SPARQL Limit by Resource

March 20th, 2017 7:17 PM

As part of work on the Attean Semantic Web toolkit, I found some time to work through limit-by-resource, an oft-requested SPARQL feature and one that my friend Kjetil lobbied for during the SPARQL 1.1 design phase. As I recall, the biggest obstacle to pursuing limit-by-resource in SPARQL 1.1 was that nobody had a clear idea of how to fit it nicely into the existing SPARQL syntax and semantics. With hindsight, and some time spent working on a prototype, I now suspect that this was because we first needed to nail down the design of aggregates and let aggregation become a first-class feature of the language.

Now, with a standardized syntax and semantics for aggregation in SPARQL, limit-by-resource seems like just a small enhancement to the existing language and implementations by the addition of window functions. I implemented a RANK operator in Attean, used in conjunction with the already-existing GROUP BY. RANK works on groups just like aggregates, but instead of producing a single row for each group, the rows of the group are sorted, and given an integer rank which is bound to a new variable. The groups are then “un-grouped,” yielding a single result set. Limit-by-resource, then, is a specific use-case for ranking, where groups are established by the resource in question, ranking is either arbitrary or user-defined, and a filter is added to only keep rows with a rank less than a given threshold.

I think the algebraic form of these operations should be relatively intuitive and straightforward. New Window and Ungroup algebra expressions are introduced akin to Aggregation and AggregateJoin, respectively. Window(G, var, WindowFunc, args, order comparators) operates over a set of grouped results (either the output of Group or another Window), and Ungroup(G) flattens out a set of grouped results into a multiset.

If we wanted to use limit-by-resource to select the two eldest students per school, we might end up with something like this:

        ?rank <= 2,
                Group((?school), BGP(?p :name ?name . ?p :school ?school . ?p :age ?age .)),
    {?age, ?name, ?school}

Students with their ages and schools are matched with a BGP. Grouping is applied based on the school. Rank with ordering by age is applied so that, for example, the result for the eldest student in each school is given ?rank=1, the second eldest ?rank=2, and so on. Finally, we apply a filter so that we keep only results where ?rank is 1 or 2.

The syntax I prototyped in Attean allows a single window function application applied after a GROUP BY clause:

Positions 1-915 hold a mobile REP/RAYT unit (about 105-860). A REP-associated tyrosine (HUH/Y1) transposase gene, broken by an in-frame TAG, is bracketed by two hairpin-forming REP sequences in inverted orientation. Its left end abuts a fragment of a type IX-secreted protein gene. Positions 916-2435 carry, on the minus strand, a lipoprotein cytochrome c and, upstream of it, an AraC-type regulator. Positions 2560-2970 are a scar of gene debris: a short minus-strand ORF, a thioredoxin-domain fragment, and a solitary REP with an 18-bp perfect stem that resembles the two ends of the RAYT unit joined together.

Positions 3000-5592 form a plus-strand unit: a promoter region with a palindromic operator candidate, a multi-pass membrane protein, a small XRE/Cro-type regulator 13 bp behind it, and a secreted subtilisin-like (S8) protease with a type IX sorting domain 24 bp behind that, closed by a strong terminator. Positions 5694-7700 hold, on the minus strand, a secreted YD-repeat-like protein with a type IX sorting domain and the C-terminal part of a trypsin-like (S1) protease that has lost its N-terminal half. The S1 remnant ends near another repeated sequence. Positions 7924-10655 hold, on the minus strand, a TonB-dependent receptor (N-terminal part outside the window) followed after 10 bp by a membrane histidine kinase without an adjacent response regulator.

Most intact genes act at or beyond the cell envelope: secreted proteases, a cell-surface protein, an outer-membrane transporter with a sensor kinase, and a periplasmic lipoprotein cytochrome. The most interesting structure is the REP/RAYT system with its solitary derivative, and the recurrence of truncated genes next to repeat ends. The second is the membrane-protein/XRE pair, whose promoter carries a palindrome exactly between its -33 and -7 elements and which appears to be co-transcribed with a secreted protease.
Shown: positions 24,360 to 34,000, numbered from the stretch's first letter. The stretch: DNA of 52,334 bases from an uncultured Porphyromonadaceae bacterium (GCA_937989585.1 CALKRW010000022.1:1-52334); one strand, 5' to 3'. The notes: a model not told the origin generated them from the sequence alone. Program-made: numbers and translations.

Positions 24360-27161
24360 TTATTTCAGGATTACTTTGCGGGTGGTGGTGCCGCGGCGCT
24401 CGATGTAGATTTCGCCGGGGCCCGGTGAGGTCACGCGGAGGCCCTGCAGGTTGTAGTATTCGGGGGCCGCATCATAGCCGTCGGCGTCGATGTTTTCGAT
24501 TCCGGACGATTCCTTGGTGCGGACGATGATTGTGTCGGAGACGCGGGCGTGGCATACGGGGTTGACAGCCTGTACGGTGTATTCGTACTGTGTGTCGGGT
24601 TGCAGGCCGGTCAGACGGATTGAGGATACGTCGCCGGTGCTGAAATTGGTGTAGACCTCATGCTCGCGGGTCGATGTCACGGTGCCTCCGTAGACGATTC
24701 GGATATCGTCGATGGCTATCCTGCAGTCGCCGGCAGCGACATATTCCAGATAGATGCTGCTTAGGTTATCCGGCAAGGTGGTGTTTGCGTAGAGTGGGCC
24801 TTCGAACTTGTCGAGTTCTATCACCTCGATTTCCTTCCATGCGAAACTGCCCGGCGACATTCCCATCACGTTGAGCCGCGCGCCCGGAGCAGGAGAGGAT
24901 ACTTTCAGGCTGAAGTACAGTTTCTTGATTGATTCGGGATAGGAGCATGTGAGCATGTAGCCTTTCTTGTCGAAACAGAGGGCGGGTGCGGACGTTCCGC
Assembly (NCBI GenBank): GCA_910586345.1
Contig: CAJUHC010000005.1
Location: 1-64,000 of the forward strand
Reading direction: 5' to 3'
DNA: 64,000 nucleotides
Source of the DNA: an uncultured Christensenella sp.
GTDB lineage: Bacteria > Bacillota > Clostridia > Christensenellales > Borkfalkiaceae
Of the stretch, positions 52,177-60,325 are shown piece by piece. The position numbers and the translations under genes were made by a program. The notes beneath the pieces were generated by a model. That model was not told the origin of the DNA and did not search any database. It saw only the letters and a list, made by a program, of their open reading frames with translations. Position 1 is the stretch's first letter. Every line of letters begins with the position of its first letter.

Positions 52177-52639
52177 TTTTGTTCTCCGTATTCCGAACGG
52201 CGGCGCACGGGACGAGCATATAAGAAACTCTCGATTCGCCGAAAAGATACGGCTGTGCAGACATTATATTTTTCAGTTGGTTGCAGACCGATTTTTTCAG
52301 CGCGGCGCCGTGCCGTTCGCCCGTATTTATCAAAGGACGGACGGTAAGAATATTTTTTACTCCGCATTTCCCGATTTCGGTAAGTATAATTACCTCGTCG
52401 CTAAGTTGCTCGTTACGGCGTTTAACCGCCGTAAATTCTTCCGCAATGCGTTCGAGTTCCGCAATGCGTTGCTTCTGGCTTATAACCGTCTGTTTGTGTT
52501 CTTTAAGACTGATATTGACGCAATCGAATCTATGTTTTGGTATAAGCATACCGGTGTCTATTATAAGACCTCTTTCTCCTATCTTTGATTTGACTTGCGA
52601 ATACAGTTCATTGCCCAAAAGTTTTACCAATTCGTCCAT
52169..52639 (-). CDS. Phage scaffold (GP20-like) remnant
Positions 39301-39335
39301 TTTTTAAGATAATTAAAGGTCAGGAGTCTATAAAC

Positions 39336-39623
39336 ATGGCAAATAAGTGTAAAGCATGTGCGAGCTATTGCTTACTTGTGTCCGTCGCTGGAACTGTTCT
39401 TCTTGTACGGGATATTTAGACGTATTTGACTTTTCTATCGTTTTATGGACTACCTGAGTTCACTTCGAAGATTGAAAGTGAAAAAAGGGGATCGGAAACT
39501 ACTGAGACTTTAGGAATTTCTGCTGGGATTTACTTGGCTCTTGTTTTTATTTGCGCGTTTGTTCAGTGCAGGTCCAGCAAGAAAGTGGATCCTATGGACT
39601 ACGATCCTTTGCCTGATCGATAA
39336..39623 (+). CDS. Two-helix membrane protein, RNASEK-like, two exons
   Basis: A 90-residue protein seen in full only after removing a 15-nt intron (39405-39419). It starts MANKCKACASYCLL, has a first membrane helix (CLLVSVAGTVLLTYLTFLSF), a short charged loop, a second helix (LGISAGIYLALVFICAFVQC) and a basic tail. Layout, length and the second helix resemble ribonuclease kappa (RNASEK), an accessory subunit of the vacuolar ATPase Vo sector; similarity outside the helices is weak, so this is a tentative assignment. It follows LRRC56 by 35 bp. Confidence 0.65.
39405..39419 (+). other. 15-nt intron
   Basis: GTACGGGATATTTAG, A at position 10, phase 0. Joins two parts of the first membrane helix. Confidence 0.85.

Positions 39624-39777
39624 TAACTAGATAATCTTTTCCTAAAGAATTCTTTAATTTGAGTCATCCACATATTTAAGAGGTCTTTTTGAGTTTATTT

SELECT ?age ?name ?school WHERE {
    ?p :name ?name ;
       :school ?school ;
       :age ?age .
GROUP BY ?school
RANK(DESC(?age)) AS ?rank
HAVING (?rank <= 2)

However, a more complete solution might align more closely with existing SQL window function syntaxes, allowing multiple functions to be used at the same time (appearing syntactically in the same place as aggregation functions).

SELECT ?age ?name ?school WHERE {
    ?p :name ?name ;
       :school ?school ;
       :age ?age .
GROUP BY ?school


SELECT ?age ?name ?school WHERE {
        SELECT ?age ?name ?school (RANK(GROUP BY ?school ORDER BY DESC(?age)) AS ?rank) WHERE {
            ?p :name ?name ;
               :school ?school ;
               :age ?age .
    FILTER(?rank <= 2)

Swifty Serd

February 17th, 2017 10:04 AM

I recently found myself wanting a simple and efficient way to parse RDF files in Swift, and ended up writing a small library that uses David Robillard’s excellent Serd library for RDF syntax. The resulting projects (available on GitHub) are swift-serd, a low-level wrapper around the C API, and SerdParser, a more Swift-y higher-level API that allows parsing of RDF content and handling the resulting triples.

The resulting code benefits from serd’s performance and standards-compliance, and allows very simple parsing of N-Triples and Turtle files:

import SerdParser

// extract all foaf:name triples
let parser = SerdParser()
let count = try parser.parse(file: filename) { (s, p, o) in
    if case .iri("") = p {
        print("\(s) has name \(o) .")
print("\(count) triples processed")


November 8th, 2016 11:47 PM

I’m devastated and heartbroken. I’m worried about the people in my life who would not have health insurance if not for Obamacare. I’m worried for Muslims, immigrants, the disabled, women, and anyone else who will be on the receiving end of the harassment and intolerance that has been normalized by our President-elect. I’m worried that we will dangerously backtrack on progress made in fighting climate change, and waste time obstinately defending fossil fuels and opposing green alternatives. I’m worried about living in a world where truth and facts don’t seem to carry any weight, where science is viewed with skepticism, and experts are dismissed out of hand.

I’m worried, but resolved. Turns out, there’s a lot of work to do.